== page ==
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To Fight Coronavirus, GE Healthcare Is Working With European Hospitals To Help Them Expand ICU Capacity

Dorothy Pomerantz
March 25, 2020

Hospitals in Europe and around the world are racing to add beds in their intensive care units for seriously ill patients suffering from COVID-19, the disease caused by the new coronavirus. Medical facilities are converting beds from operating and recovery rooms, securing more ventilators, monitors, ultrasounds and other equipment, and enlisting more doctors and nurses to help.
The World Health Organization declared Europe the “epicenter” of the coronavirus pandemic in mid-March. And in the U.S., hospitals already are seeing an influx of cases.

As patients start arriving in hospitals, medical staff are desperately short on time. One tool that can help them coordinate care is software that tracks data for individual patients and provides an overview of the next steps needed for all patients in the ICU. Simplifying the monitoring process can help hospitals treat the surge in patients more quickly and can better support medical staff who might normally work outside the ICU.

To help European hospitals manage their patients in the extended ICU beds quickly, GE Healthcare is offering the hospitals increased access to its software platforms that allow doctors and nurses to digitally document patients’ vital signs. One hospital using the software reports saving at least 10 hours per week that would have been spent manually documenting patients’ blood pressure, heart rate, oxygen levels and other crucial data. The hospital has also been able to reduce a patient’s time in the ICU by 19% — savings that open beds faster. Automatic device data collection, providing notifications and structured documentation adapted to critical care are more crucial than ever as coronavirus patients overwhelm intensive care units. France's Central Hospital of Charleville-Mézières said that "this is helping us to prepare our department for extended management of COVID-19 patients."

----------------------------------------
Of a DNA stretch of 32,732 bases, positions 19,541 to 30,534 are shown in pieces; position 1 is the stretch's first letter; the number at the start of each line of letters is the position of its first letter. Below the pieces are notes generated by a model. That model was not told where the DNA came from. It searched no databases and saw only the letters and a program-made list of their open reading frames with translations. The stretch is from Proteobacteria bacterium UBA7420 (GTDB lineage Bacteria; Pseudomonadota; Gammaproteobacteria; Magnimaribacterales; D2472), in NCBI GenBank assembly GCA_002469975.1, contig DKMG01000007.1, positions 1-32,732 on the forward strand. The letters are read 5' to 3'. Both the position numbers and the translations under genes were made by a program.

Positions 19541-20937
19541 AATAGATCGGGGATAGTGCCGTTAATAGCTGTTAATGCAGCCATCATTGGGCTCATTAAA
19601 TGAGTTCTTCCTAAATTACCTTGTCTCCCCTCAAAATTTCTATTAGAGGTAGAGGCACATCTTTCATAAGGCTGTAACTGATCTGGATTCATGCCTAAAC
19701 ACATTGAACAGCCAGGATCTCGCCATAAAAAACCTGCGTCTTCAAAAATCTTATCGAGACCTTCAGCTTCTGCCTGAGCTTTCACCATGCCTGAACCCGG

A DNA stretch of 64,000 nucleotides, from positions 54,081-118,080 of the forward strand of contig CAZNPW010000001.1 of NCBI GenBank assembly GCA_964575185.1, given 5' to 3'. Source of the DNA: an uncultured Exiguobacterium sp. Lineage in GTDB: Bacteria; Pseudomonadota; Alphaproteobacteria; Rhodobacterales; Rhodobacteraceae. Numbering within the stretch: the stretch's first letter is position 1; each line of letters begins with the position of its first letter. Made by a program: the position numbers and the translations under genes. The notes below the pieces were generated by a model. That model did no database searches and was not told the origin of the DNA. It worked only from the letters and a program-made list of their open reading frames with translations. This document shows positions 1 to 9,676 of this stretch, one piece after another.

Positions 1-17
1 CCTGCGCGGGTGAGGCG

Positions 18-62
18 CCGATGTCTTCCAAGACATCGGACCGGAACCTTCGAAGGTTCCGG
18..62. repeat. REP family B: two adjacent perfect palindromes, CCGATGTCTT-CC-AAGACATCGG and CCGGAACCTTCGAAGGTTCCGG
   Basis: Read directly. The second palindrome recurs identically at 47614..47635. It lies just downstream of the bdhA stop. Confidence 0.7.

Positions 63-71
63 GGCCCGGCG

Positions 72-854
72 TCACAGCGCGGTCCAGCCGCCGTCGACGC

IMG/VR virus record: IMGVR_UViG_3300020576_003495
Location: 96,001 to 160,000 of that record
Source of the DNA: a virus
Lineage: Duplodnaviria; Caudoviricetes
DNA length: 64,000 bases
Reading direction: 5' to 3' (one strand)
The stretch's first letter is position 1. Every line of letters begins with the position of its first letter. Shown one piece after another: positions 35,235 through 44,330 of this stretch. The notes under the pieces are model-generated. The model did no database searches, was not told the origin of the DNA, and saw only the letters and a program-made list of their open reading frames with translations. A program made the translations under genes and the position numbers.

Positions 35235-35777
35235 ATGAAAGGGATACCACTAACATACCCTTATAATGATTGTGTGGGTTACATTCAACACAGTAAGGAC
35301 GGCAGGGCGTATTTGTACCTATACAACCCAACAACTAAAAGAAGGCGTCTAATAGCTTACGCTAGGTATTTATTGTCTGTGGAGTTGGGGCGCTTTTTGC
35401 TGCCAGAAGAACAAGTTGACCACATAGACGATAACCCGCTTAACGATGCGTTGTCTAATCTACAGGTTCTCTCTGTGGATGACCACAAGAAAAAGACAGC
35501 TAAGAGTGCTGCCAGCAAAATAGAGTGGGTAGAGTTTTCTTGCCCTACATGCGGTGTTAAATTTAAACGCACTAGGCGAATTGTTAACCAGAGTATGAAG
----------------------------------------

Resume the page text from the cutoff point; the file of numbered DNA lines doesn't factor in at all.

GE provides free additional licenses to existing high acuity care customers during the peak of the crisis. The two software platforms, called Centricity Critical Care and Centricity High Acuity Critical Care, are licensed for several thousand ICU beds across Europe. In recent days, hospital customers have requested licenses to dramatically scale up their bed capacity where doubling their capacity is not an exception.

“Healthcare authorities have seen what this disease can do,” says Peter van Heezik, GE Healthcare digital solutions marketing manager for Europe. “They are very much aware and are getting prepared by scaling up their intensive care departments.”

GE also is helping to speed up the distribution of hardware that supports these software platforms. One important hardware component allows hospital staff to connect medical devices such as ventilators to the platform to automatically gather patient data. In addition, GE is providing free online education materials to medical staff who are learning to use these solutions.

“We realize that this is the moment we can really make a difference, with our customers and for our customers,” van Heezik says.

Top image: Digital tracking of patients’ vital data saves precious time for medical staff treating a surge of patients. The image reflects an ICU set-up before the COVID-19 situation. Image credit: GE Healthcare.